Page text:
Sorry to hear the news.  More of us are fighting the odds each year. It’s been 3 years since a backache turned into 18 months of doctors, chemo, radiation, surgery and then more chemo for me. Next week is another scan to confirm the “cancer free” pronouncement still stands. Chemo sucks but attitude counts. So does getting the right medical team. My initial round of tests ended with a Friday afternoon phone call telling me my tumor was inoperable and I had less than a year to live. Second opinions and making sure you are a full partner in the medical decisions are a good thing. Took my oncologist a couple of months to get used to me walking in having read the papers and knowing the treatment alternatives and side effects. As I told him “you may be the expert, but it’s my life.”  

Sorry about your news as well.  

My CT scan is next week as well.  Good luck with your scan!!!

Agreed about the medical team.  My second opinion is the one that saved my life I think.  The doctor grabbed me and said "You are going to fucking beat this!"  Totally changed my attitude from woe is me to Fuck cancer!  My radiation oncologist is another one who, well, I tear up when I think about it...he is an amazing doctor.

  • Like 3
Link to post
Share on other sites
9 hours ago, Beer fueled Mayhem said:

Sorry about your news as well.  

My CT scan is next week as well.  Good luck with your scan!!!

Agreed about the medical team.  My second opinion is the one that saved my life I think.  The doctor grabbed me and said "You are going to fucking beat this!"  Totally changed my attitude from woe is me to Fuck cancer!  My radiation oncologist is another one who, well, I tear up when I think about it...he is an amazing doctor.

Completely normal and agree. My second surgeon walked into the room and started with “We can beat this. Won’t be quick or easy but nothing we can’t handle.”  Between him and the oncologist, working in 2 different cities (NY and DC), they gave me my life back. I got to greet my first grandchild mid treatment and will dance with my daughters and my bride at my youngest daughter’s wedding in November. Had a great Bermuda race last summer with a 30 hour match race that we won by 9 seconds at the finish. If that’s all I get, then that’s enough. 

A couple of months after I finished my last chemo, CL dragged me to Newport to drive his boat in the Panerai Classic. I was exhausted at the end of each day but it really got me started on “life after cancer.”  For a Dickweed, he’s pretty solid.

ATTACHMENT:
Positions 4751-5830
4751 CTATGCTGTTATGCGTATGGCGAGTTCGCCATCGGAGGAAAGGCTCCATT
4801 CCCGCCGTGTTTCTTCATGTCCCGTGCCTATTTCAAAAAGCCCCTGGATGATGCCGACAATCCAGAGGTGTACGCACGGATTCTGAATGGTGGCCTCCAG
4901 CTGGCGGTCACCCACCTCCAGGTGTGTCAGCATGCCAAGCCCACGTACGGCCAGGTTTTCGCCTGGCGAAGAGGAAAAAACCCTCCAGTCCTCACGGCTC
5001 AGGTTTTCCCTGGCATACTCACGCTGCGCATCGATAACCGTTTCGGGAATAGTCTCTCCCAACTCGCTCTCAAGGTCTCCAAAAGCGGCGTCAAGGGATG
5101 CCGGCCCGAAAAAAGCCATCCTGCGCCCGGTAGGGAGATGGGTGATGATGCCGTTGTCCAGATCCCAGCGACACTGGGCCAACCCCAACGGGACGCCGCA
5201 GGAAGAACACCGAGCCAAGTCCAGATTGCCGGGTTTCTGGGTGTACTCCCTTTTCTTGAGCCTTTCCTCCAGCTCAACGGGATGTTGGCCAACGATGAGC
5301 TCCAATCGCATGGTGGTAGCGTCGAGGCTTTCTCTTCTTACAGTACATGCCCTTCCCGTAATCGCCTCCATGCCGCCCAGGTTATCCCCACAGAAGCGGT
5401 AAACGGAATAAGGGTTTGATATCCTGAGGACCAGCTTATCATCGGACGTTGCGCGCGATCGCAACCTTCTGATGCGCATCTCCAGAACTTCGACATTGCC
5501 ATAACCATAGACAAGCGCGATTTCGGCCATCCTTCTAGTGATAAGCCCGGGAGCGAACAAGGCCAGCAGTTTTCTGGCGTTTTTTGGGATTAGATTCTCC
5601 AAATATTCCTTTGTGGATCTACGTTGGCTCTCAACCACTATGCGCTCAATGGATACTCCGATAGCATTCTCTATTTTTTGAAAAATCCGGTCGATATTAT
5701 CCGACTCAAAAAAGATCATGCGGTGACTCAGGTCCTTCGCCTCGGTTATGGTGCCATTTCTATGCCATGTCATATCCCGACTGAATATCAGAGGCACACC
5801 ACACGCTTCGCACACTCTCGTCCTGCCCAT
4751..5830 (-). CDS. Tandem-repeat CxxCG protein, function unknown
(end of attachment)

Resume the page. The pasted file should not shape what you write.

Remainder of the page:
• Like 5
Link to post
Share on other sites

Hang in there and keep your dobber up guys.  Do what you gotta do and keep a positive attitude. I'm a stage 3 survivor, was supposed to be on the Bermuda race with another poster here but got sliced and diced and irradiated instead.  

  • Like 2
Link to post
Share on other sites
1 hour ago, Innocent Bystander said:

Completely normal and agree. My second surgeon walked into the room and started with “We can beat this. Won’t be quick or easy but nothing we can’t handle.”  Between him and the oncologist, working in 2 different cities (NY and DC), they gave me my life back. I got to greet my first grandchild mid treatment and will dance with my daughters and my bride at my youngest daughter’s wedding in November. Had a great Bermuda race last summer with a 30 hour match race that we won by 9 seconds at the finish. If that’s all I get, then that’s enough. 

A couple of months after I finished my last chemo, CL dragged me to Newport to drive his boat in the Panerai Classic. I was exhausted at the end of each day but it really got me started on “life after cancer.”  For a Dickweed, he’s pretty solid. 

We fired my partner's oncologist, who couldn't spare more than four minutes to discuss her recurrent ovarian cancer diagnosis, its prognosis, or her treatment options with risk/benefits of each, then how we are going to fit treatment into our busy & disconnected lives. He just dropped a chemo and radiation(?) schedule on us from on high. Then he got pissy & borderline abusive when she said: "I need these five questions answered before I consent to this treatment plan, which is wildly different from the last round & which other doctors say makes no sense. Also, one of the drugs you prescribe tends to kill people suddenly, which we never discussed." Four minutes with your oncologist twice a year is plenty when everything is going swell; when cancer comes back, you need a doctor who will slow the world down for you.

So I just flew into Flagstaff and we drove to the Mayo in PHX & found a new oncologist who did her homework, explained the situation, gave us treatment options (with +/- of each), and helped us work out a schedule we can (probably) manage. It's a brutal regime & I'll be moving to AZ til May to provide ground crew, but it sounds right to us and we at least feel this new medical team is on her side. 

Sometimes 'retirement planning' turns into 'hope we live til retirement' planning, and that series of five-year boat refit/cruising deferrals maybe wasn't a great idea. :(

 

  • Like 2
Link to post
Share on other sites
1 hour ago, Diarmuid said: